Lines. You see them everywhere, especially this time of year. You wait in line at the mall. You wait in line at the grocery store. You wait in line to see Santa Claus.
As a retailer, you don’t like to keep anyone waiting. But if you are successful, then waiting will be inevitable. The best thing you can do is keep customers from feeling like they are just waiting. Studies suggest “that customer satisfaction with waiting can be improved by managing customer expectations of the waiting and customer perception of the waiting, even without shortening the waiting time itself. (PDF)”
Managing wait times and expectations
In his article “The Psychology of Waiting Lines (PDF),” Donald A. Norman explores the issue of waiting in physical lines. His research outlines the environmental and cultural factors that determine a person’s reaction to waiting in a line. He breaks down eight principles to designing lines that manage wait times and expectations.
1. Emotions dominate: Emotions will color a person’s perceptions and memory of any event, so creating a positive emotional experience is critical, Norman said. Disney theme parks are the prime example of this practice, with their employees in costume to entertain guests as they wait.
2. Eliminate confusion: Customers respond better to a line that is clearly organized and easy to follow.
Recommended for YouWebcast: Growth at a Scale Up: How to Grow When You're No Longer a Startup
3. Wait must be appropriate: People must know why they are waiting, Norman said. And they must agree that the wait is unavoidable and reasonable. Waiting for a flight delayed by weather is one thing, but a long checkout line seems even longer if customers see several unmanned cash registers.
4. Set expectations, then meet or exceed them. Some design tips that help manage expectations include designing lines with several turns (so each leg feels shorter) and creating one line that feeds 10 cashiers (the longer line will appear to move faster than each of the 10 shorter lines).
5. Keep people occupied: Norman’s argument here is that “filled time passes more quickly than unoccupied time.”
6. Be fair: Avoid arbitrary practices like allowing people to cut in line. People will be more willing to tolerate waiting if they perceive the wait is equitable for everyone.
7. End strong, start strong: Evidence shows that the beginning and end of an experience bear more wait on a person’s memory of the experience, Norman said.
8. The memory of the event is more important than the experience: Leaving a positive impression is important because that’s how a person will remember the event.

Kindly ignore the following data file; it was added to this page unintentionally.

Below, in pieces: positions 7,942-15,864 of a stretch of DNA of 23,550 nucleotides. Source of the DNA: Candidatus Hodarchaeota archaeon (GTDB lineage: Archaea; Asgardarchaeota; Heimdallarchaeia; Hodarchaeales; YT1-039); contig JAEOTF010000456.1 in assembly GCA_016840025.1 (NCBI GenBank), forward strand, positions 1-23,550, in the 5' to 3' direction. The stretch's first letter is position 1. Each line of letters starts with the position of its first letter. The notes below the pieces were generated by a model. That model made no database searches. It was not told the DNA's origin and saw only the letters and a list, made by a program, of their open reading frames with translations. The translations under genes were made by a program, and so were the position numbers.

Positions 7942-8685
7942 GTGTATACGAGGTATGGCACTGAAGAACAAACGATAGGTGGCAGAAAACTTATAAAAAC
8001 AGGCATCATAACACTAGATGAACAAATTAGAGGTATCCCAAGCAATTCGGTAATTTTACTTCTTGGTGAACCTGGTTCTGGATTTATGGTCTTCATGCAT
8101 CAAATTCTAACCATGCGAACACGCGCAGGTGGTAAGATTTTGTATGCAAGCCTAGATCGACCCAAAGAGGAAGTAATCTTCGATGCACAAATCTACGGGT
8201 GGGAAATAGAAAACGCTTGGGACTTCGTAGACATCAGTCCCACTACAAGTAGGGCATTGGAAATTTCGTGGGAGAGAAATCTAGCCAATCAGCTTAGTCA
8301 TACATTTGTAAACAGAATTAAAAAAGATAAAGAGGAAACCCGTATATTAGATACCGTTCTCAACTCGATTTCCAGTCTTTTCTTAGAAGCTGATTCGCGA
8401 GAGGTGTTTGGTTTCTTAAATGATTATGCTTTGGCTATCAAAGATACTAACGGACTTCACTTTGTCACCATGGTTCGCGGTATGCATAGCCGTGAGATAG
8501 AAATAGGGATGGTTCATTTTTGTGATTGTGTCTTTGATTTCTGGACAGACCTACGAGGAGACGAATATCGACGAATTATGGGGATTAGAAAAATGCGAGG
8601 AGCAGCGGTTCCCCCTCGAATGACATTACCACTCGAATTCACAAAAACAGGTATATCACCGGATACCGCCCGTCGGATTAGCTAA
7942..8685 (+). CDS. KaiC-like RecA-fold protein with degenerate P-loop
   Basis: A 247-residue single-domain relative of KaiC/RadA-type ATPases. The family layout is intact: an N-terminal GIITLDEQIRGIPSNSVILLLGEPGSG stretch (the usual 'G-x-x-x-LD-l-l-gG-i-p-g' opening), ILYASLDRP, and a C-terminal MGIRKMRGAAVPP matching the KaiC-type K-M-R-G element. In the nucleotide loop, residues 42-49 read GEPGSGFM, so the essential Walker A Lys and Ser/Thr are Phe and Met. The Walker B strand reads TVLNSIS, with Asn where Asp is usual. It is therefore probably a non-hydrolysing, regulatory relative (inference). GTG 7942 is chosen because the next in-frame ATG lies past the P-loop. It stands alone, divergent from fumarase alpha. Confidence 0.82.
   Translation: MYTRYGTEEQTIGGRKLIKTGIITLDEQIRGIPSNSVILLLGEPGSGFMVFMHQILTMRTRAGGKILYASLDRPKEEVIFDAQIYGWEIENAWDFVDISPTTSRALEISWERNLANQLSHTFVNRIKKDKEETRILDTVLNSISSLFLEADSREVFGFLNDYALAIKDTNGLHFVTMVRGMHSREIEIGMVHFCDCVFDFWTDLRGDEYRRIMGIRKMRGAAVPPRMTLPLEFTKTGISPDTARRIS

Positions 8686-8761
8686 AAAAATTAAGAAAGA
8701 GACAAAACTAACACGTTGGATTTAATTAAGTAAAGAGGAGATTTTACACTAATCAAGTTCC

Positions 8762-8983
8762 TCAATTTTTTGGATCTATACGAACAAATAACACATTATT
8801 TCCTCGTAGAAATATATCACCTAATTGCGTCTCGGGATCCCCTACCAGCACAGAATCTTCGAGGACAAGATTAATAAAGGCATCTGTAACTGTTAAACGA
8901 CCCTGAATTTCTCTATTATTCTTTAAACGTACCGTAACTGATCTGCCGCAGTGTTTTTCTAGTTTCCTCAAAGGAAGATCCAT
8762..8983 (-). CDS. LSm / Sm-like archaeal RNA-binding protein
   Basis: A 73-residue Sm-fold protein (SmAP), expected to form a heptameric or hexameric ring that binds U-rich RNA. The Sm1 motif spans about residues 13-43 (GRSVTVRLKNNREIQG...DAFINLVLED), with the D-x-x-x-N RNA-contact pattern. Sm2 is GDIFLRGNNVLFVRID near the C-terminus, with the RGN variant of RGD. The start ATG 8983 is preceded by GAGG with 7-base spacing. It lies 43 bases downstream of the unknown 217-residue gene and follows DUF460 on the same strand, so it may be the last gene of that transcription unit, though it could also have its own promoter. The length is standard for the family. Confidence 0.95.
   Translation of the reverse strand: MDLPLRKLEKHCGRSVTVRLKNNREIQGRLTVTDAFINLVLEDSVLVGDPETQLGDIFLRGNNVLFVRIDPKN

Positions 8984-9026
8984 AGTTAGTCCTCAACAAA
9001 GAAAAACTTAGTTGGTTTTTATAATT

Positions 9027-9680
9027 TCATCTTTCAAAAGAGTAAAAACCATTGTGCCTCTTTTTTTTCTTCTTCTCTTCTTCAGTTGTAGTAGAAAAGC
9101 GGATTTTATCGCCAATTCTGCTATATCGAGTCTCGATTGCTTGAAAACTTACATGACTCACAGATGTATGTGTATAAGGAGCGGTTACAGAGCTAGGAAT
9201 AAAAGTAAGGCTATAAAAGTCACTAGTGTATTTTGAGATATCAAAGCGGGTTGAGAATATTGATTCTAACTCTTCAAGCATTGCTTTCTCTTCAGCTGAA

These rules can help manage the physical lines of people that show up at any brick-and-mortar business. But businesses also must manage at least one line they cannot see: the line of callers seeking support over the telephone.
“Invisible” Lines Are More Frustrating To Customers
Customer support via telephone — particularly through call centers — continues to grow, even as social media outlets gain popularity as a way for customers to interact with companies. When incoming calls outnumber the representatives available to answer those calls, an invisible line begins to form. And while many of Norman’s rules still hold true, the invisible nature of the waiting line can make callers’ expectations more difficult to manage.
A customer in a physical line can literally see where they stand in relation to other customers who are waiting. That observation helps build the expectation of the wait time. Larger call centers might have telephone systems that will estimate a caller’s place in the queue and the estimated wait time. But if your phone system cannot provide those estimates, the risk is greater that a caller’s frustration will grow the longer they stay on hold without a sense of when the wait will end.
An effective way to manage callers’ expectations and wait times is with on-hold messaging. An on-hold message allows a company to project its brand in a positive way while also encouraging callers to remain on the line until a customer service representative can take their call. Studies show that callers with messages on hold will stay on the line up to 3 minutes longer than with silence on hold.
But an on-hold message does more than occupy a caller’s time. Effective hold messages add value to customers: informing the about products and services, special promotions and other company news. Other uses include promoting a company’s website and social media channels and answering some frequently asked questions.
Design is the key to managing customers’ experiences in both visible and invisible lines. How you lay out the checkout lanes — several lines that feed a single cashier or one line that feeds multiple stations — can determine how a customer feels about the in-store experience. Your performance in other customer service channels can also determine how callers will perceive your customer service. A positive experience in all cases is critical to creating repeat customers.